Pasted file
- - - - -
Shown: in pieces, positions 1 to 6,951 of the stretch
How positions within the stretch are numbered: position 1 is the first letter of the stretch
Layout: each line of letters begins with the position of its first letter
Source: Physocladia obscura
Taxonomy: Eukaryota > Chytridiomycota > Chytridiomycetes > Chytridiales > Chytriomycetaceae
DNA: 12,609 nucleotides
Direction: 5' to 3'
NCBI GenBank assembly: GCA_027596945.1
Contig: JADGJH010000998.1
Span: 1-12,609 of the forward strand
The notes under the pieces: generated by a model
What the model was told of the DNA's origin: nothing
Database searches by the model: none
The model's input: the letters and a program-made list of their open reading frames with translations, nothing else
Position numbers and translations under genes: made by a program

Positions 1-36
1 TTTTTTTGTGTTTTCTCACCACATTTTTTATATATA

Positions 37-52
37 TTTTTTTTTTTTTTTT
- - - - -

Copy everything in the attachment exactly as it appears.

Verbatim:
Shown: in pieces, positions 1 to 6,951 of the stretch
How positions within the stretch are numbered: position 1 is the first letter of the stretch
Layout: each line of letters begins with the position of its first letter
Source: Physocladia obscura
Taxonomy: Eukaryota > Chytridiomycota > Chytridiomycetes > Chytridiales > Chytriomycetaceae
DNA: 12,609 nucleotides
Direction: 5' to 3'
NCBI GenBank assembly: GCA_027596945.1
Contig: JADGJH010000998.1
Span: 1-12,609 of the forward strand
The notes under the pieces: generated by a model
What the model was told of the DNA's origin: nothing
Database searches by the model: none
The model's input: the letters and a program-made list of their open reading frames with translations, nothing else
Position numbers and translations under genes: made by a program

Positions 1-36
1 TTTTTTTGTGTTTTCTCACCACATTTTTTATATATA

Positions 37-52
37 TTTTTTTTTTTTTTTT